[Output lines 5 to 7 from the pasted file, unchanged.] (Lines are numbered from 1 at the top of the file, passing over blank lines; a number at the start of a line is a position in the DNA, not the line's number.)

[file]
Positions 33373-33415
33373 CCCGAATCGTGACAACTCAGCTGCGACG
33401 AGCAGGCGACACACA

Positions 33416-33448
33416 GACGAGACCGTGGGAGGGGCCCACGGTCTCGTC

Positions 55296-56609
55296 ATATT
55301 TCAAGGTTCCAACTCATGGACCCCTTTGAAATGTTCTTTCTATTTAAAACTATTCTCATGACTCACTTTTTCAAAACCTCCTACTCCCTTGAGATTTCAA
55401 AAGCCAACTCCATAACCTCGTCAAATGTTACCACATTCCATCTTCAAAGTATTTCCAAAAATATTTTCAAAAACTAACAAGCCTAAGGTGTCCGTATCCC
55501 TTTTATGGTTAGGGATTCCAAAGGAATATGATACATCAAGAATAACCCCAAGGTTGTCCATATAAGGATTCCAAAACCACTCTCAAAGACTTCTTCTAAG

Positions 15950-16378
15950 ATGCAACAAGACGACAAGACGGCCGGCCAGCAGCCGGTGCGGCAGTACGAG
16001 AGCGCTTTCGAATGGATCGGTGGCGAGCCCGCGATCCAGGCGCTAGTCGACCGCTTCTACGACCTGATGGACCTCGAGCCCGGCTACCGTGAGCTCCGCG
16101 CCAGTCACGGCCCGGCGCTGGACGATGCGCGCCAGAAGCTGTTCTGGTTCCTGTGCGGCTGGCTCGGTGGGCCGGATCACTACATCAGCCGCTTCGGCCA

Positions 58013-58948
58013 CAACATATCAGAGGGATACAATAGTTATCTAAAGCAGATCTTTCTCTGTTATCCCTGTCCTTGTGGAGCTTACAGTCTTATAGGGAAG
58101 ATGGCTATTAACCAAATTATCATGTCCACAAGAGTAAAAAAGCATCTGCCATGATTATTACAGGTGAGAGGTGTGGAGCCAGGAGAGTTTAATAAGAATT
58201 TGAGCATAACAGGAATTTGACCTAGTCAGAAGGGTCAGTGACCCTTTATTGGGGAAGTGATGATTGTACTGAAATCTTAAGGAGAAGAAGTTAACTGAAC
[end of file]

33416 GACGAGACCGTGGGAGGGGCCCACGGTCTCGTC

Positions 55296-56609
55296 ATATT